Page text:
App Review: Acorns Makes it Easy to Save and Invest
We’ve all probably heard it said that the key to building wealth is investing. Unfortunately, especially among those of a younger generation, getting started with investing can seem intimidating, preventing many from even trying. Enter Acorns — a mobile app that looks to make investing not only easy but also painless and automatic. As a result the platform and its micro-investing idea have grown tremendously in recent years.
So how does it work? Let’s take a closer look at Acorns, how it lets you invest your digital spare change, and more:
How it works
Acorn’s main functionality is depositing what they call “round ups” into various investment portfolios. Round ups are calculated by linking debit or credit cards and either automatically or manually selecting which transactions should be rounded up to the nearest dollar. For example, if you spent $2.74 on a cup of coffee, Acorns would add $.26 to your account which would then be invested once you reach at least $5. You can also have different settings for different cards or even deselect round ups before they actually get deposited (like transactions that end in .00 that add $1 to your investment account).
While you can’t choose exactly what stocks you’re investing in, you can choose between five different settings ranging from conservative to aggressive. This comes complete with projections based on a basic monthly contribution and target dates. You can also see the breakdown of the six categories your money will be invested in: large company stocks, small company stocks, emerging market stocks, real estate stocks, government bonds, and corporate bonds. As you’d expect, selecting a conservative portfolio has a much higher percentage of things like government bonds (40%) whereas emerging market stocks make up a greater chunk of your portfolio as you select more aggressive options (topping at 20%).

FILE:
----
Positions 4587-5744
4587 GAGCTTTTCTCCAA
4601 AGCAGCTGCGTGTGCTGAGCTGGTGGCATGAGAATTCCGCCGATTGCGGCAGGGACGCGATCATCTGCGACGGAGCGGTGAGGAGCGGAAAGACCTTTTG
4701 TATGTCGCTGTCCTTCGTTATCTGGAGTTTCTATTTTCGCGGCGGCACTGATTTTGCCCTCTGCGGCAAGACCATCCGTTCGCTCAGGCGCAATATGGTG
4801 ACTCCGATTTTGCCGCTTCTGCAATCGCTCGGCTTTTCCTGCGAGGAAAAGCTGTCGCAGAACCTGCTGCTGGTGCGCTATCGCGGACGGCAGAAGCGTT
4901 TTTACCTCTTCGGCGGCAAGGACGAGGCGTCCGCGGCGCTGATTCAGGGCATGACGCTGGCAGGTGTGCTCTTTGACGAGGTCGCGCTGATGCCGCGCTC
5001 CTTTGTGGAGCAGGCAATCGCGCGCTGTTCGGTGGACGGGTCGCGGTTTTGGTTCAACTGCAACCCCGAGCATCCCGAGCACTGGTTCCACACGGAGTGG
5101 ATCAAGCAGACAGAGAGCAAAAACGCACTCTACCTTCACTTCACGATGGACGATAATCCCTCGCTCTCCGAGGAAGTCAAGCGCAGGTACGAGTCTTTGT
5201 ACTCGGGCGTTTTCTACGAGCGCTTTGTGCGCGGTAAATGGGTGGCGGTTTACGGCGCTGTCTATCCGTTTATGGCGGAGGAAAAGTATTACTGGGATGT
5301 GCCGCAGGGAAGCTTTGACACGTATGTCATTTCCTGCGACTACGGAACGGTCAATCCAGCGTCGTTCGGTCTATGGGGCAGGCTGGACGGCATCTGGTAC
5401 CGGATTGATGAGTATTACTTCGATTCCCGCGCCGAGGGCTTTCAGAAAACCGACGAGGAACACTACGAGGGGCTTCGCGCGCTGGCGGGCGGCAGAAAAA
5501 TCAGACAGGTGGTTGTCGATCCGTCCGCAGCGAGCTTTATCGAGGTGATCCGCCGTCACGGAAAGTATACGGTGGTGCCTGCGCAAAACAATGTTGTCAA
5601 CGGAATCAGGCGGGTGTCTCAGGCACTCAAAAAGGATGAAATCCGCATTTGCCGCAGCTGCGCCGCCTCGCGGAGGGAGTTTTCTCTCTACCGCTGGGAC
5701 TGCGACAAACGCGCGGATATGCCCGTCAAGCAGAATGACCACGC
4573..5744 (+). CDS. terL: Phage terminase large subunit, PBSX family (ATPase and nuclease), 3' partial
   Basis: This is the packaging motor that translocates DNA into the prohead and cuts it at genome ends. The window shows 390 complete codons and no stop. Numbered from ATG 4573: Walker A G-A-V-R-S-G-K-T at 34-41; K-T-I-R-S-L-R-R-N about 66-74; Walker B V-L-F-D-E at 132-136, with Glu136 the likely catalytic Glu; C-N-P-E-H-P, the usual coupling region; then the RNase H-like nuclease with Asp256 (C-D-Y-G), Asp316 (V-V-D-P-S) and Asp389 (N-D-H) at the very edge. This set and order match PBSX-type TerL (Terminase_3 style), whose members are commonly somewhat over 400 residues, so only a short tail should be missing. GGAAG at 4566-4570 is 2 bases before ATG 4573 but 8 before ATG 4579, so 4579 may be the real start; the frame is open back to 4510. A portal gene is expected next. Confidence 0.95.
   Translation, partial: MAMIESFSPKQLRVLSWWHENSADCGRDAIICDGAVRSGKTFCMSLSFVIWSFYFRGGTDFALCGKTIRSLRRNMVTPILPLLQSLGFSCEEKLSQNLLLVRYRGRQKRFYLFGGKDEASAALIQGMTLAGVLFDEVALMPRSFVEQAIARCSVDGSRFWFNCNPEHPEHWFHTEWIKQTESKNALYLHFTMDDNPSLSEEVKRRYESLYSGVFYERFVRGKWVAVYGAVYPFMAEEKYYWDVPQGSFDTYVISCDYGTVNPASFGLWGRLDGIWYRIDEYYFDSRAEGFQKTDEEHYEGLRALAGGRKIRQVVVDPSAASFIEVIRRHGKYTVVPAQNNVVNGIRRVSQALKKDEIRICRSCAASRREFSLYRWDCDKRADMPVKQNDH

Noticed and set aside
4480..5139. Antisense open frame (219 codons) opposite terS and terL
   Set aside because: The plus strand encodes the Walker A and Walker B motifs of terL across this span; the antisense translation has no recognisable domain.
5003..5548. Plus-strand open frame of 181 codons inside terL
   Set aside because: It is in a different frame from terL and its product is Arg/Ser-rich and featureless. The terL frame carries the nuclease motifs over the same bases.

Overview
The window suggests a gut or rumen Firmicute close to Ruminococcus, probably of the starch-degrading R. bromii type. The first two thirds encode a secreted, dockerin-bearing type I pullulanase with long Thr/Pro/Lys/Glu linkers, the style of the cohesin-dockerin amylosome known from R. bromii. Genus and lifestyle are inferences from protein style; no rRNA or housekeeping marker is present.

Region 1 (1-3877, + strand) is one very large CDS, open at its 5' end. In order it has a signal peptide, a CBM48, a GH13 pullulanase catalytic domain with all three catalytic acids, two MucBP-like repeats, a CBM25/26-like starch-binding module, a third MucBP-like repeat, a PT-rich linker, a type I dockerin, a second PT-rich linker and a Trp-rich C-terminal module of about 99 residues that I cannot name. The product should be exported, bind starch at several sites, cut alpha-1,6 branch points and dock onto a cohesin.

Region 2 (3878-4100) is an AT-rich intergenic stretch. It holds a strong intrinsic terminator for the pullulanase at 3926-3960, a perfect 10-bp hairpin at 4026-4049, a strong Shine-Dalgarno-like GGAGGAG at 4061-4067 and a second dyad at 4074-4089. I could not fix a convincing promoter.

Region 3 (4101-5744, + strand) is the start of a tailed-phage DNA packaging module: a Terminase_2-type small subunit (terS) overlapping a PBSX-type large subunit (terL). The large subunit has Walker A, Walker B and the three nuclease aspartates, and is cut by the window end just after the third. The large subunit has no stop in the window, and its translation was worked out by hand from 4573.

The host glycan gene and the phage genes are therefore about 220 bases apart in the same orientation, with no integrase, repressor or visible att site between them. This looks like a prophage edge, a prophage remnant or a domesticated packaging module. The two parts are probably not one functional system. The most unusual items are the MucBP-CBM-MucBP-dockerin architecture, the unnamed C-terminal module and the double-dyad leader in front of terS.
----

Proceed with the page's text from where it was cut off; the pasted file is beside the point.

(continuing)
In addition to round ups, Acorns also allows you to add extra funds whenever you want or even schedule additional deposits consistently. The app also offers a feature called Found Money Akin to other cash back sites and apps like Ebates or Dosh, Found Money allows users to shop offers from various retailers and have a portion of their purchases added to their Acorns balance. For example Acorns users can currently earn 5% back from Macy’s, 1.2% back on certain Apple products, $30 back from joining Blue Apron, and much more. These Found Money offers can be an easy way to grow your investment balance, although I’ve found it best to compare these offers to Ebates and others as it’s hard to know for sure which platform will have the best deal.
Acorns’ round up feature is insanely clever and works well for “set it and forget it” saving. As a result I’ve been able to amass a fair amount without even truly realizing it. That said, one of the things I like most about Acorns is the amount of data available to you at any given moment, including an actual breakdown of how much of your money has gone towards each one of their six investment categories and how many shares your own in each. Speaking of shares, it’s also nice when your Acorns investments pay dividends, which are then automatically added to your balance.